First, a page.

Michael Damaskinos, Saints Serge and Bacchus with St. Justina of Padua
Egg tempera on wood
Byzantine Museum of Antivouniotissa, Corfu, Greece
The feast day for these three saints is October 7, the date of the Holy League's decisive victory over the Turks at the Battle of Lepanto. The beast beneath their feet presumably represents the Turkish forces at Lepanto. Its three heads may refer to the enemy's three leaders, an Ottoman admiral and the governors of Alexandria and Algiers (Young, 382).
Justina's attribute, a gladius (short sword) is in her right hand. All three saints were martyrs. The men's martyrdom is referenced by the crowns and palm branches being handed down to the men by the angels and Saints Peter and Paul. Justina already has her palm, and Christ is handing down her crown. She also appears in the upper register of a 1572 Veronese painting of the battle, praying for victory with Saints Peter, Roch, and Mark.
The Roman Martyrology for October 7 summarizes the story of SS. Serge and Bacchus: "In Euphratensis Or Augusta Euphratesia, A Roman province stretching across parts of modern Turkey, Syria, and Iraq the martyrs Sergius and Bacchus, Roman nobles, [died] under the Emperor Maximianus. Bacchus's sinews were cut up so that his whole body was in pieces; he gave up the ghost confessing Christ. Sergius was put in nail-studded boots, and when he stayed fixed in the faith and kept witnessing he was ordered beheaded. The place where blessed Sergius died is called Sergiopolis after him and is honored by many Christian pilgrims because of the notable miracles there."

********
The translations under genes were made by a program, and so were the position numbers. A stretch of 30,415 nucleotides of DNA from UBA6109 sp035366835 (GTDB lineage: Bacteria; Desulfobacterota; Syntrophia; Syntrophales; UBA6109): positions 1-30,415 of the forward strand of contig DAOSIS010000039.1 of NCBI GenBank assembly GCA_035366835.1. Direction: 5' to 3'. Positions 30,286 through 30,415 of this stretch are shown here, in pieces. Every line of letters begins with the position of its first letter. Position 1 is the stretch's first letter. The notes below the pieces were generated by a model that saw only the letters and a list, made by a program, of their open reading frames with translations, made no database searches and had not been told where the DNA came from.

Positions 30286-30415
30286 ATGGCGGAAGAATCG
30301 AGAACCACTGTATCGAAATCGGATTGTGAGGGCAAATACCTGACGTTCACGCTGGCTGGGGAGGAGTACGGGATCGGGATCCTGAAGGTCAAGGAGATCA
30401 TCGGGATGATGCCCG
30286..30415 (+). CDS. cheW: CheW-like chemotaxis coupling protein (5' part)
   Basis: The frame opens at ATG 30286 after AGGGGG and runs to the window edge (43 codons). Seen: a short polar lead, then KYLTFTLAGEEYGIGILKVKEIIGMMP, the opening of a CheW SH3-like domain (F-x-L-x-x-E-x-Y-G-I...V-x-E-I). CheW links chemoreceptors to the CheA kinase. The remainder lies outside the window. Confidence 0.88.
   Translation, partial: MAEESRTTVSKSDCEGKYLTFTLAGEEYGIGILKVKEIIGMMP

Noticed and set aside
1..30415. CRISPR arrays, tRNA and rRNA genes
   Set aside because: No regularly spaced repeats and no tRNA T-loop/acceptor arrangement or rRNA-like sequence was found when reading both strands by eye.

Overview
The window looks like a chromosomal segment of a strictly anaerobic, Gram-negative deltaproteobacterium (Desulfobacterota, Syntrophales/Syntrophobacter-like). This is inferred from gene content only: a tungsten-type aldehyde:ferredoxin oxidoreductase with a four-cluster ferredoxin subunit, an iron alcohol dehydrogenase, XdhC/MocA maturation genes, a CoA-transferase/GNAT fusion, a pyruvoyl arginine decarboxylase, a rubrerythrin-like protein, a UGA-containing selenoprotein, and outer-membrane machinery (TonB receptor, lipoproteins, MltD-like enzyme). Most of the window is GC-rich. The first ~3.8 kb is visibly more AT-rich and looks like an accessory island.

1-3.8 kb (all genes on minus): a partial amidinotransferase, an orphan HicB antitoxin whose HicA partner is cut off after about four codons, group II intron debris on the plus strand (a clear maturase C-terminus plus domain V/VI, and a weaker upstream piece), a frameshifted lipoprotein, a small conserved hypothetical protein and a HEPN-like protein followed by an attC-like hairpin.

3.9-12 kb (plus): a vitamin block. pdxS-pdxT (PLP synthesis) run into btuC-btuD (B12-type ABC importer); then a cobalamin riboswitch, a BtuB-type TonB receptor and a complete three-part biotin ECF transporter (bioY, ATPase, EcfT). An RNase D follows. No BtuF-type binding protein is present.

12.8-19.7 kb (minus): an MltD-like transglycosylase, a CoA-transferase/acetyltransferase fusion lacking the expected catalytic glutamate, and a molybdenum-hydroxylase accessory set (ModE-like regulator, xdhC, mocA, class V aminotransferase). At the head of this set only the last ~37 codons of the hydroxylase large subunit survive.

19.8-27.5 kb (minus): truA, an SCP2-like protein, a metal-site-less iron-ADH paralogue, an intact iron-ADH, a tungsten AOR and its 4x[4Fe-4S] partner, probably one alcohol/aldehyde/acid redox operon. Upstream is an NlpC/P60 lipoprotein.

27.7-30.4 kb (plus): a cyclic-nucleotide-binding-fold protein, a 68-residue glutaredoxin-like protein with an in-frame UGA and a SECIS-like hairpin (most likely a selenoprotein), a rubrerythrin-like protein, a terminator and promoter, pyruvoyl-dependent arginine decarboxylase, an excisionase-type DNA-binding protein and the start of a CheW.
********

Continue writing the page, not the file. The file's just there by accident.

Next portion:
The date of the icon would have to be between Lepanto (1571), and the artist's death (1592 or 1593).
More of Justina of Padua
Source: Wikimedia Commons